Peppers – At last we’ve got some red sweet peppers! Many of these haven’t turned totally yet, but they taste red and that’s good enough for me. The long red peppers are Jimmy Nardellos – the sweetest-tasting peppers ever. They are fryers – which mean their thin skins make them appropriate for saute and roasting recipes, but they aren’t the best for fresh eating. You’ve also got some hot little green jalapenos and yellow Hot Wax.
New Potatoes – These brown bags of new potatoes include yellow Superior, Red Pontiac and All Blue. Scrub gently and don’t peel. The skins are tasty and tender. Cook just until tender.
Chives – These are sooo strong! I cried while harvesting – a first for me with chives. Enjoy with your potatoes, but keep them in the fridge in a plastic bag and you should be able to cook off of this bunch for a month. I just snip little bits off with scissors, right into whatever dish I’m working on.
Onions – What a terrific onion year it was here at Circle M. One of our year-end survey comments in the past has been: “More onions!” And so here you are – onions in every box til the end of the season. Remember – the flattened cipollinis are the sweeter of the two.
Fresh Tomato Cream Sauce
4 large paste tomatoes
2 cloves of garlic, chopped
1/2 minced onion
1 tbsp olive oil
1 cup of whipping cream
Fresh basil, ribboned
salt and pepper to taste
Skin tomatoes by dropping them in boiling water for 5 minutes, then removing to cold water. Squeeze the skins off and chop, discarding only the hard core. Heat oil in a sauce pot over med heat and add onion and garlic. Saute until onion is soft. Add tomatoes and salt and pepper. Simmer for 10 min. Add cream, reserving 2 tbsp. Let the sauce simmer for 20 minutes until slightly reduced. Add the last 2 tbsp of cream at the last minute. Remove from heat and add 1 TBSP vodka. Sprinkle with fresh basil. Serve over fusili or linguine pasta.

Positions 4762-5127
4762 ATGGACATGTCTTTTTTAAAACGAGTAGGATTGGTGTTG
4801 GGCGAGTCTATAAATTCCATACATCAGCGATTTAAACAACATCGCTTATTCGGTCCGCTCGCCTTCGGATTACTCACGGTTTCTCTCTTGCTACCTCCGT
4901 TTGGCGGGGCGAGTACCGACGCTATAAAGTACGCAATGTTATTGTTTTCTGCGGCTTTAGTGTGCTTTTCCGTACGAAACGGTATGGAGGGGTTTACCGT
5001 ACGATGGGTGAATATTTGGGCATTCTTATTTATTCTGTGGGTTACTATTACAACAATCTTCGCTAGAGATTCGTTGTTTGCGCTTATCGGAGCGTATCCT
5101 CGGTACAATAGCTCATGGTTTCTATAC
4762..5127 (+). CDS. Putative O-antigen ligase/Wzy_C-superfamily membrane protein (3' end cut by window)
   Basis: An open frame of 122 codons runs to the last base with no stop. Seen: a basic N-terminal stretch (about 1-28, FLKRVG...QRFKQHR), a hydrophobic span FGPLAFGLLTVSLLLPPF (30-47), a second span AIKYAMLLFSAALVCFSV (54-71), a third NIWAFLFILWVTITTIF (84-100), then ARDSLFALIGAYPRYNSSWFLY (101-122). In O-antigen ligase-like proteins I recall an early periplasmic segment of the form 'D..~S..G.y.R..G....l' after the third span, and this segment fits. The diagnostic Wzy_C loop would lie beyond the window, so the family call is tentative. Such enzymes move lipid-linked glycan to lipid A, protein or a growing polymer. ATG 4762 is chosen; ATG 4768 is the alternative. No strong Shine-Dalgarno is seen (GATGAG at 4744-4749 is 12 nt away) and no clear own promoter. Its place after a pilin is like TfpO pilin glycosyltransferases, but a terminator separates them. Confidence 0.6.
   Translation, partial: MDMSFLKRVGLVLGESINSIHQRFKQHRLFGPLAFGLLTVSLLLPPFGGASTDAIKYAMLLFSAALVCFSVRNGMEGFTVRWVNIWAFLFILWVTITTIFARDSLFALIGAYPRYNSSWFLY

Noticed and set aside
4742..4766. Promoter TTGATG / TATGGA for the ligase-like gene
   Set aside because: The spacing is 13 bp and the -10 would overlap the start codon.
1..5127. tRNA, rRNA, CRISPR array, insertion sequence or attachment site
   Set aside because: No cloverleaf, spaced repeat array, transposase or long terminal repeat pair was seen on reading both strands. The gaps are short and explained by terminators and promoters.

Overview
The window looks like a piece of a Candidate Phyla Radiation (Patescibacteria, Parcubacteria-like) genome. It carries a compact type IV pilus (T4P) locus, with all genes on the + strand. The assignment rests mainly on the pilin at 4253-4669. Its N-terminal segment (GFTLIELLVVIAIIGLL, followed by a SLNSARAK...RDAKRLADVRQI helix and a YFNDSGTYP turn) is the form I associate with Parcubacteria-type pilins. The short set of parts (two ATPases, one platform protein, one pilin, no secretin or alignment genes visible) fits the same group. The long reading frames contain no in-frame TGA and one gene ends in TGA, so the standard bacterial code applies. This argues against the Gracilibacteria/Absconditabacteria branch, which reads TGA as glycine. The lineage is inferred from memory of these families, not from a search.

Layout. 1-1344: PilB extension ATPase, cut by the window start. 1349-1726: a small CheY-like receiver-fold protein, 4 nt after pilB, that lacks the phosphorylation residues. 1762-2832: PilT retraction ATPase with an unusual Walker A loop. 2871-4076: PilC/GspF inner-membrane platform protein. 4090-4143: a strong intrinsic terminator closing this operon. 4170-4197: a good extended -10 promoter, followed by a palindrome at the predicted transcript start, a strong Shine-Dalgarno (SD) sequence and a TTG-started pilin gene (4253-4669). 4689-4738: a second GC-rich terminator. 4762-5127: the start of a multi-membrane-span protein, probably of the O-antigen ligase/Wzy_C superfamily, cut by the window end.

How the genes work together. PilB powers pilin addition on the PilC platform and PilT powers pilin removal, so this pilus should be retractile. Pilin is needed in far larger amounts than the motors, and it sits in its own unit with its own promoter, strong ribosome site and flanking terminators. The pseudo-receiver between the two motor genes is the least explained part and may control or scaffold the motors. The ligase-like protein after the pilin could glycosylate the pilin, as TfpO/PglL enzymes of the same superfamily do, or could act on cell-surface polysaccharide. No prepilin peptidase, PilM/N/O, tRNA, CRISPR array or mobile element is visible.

Bok Choy in Spicy Garlic Sauce
1 large head bok choy
1 tablespoon vegetable oil
1 tablespoon sesame oil
1/4 cup water
1 teaspoon grated fresh ginger root
2 cloves garlic, minced
1 tablespoon oyster sauce
1 tablespoon soy sauce
1 tablespoon brown sugar
1/8 teaspoon crushed red pepper flakes (optional)
Trim off just the ends of the bok choy ribs and chop, keeping the white parts separate from the green as they will need to cook longer. Rinse and spin or pat dry. Set aside. In a small bowl or cup, stir together the vegetable oil and sesame oil. In a separate larger bowl, stir together the water, ginger, garlic, oyster sauce, soy sauce, brown sugar and red pepper flakes. Set this aside. Heat the oil in a large skillet or wok over medium-high heat. Add the bok choy stems first; stir fry for a few minutes or until the pieces start to turn a pale green. When stems are almost cooked, add the remaining oil and leaves; cook and stir until leaves are wilted, 1 to 2 minutes. Remove from the heat and transfer the bok choy to a serving dish. Pour the sauce into the skillet or wok, and set over medium-high heat. Cook, stirring constantly, until sauce has thickened slightly, about 3 minutes. Pour over the bok choy and toss lightly to coat. Serve over rice.
Bok Choy Salad
1/2 c. butter
2 tbsp. white sugar
1 bottle of sesame seeds (1 oz.)
2 pkgs. Ramen noodles (broken up), do not use flavor packet
1 sm. pkg. slivered almonds
2 lbs. bok choy lettuce (chopped coarsely)
5 to 6 green onions, tops and all chopped
In large skillet melt butter over medium heat. Add sesame seed, noodles, almonds and sugar. Stir all the time until lightly browned. Set aside to cool to room temperature. Toss bok choy and onions together, mix and chill until ready to serve. Just before serving, break up the crunchy mixture, add to bok choy, pour dressing over, mix and serve.
3/4 c. vegetable oil
1/4 c. red wine vinegar
1/2 c. white sugar
2 tbsp. soy sauce
Mix well and chill until ready to use.
SAVE THE DATE!
Our Annual Homestead Harvest Festival is just one month away. We hope you’ll all come and bring friends to chill on the lawn and celebrate the conclusion of a wonderful season of fresh eating. Tours, crafts, stuff for sale and a potluck dinner with live bluegrass music at 6. October 13, 2pm til 10pm. See the Tentative Schedule “here.”:http://18.104.22.168/~circlemf//visit-us/lambs-and-lettuces-festival/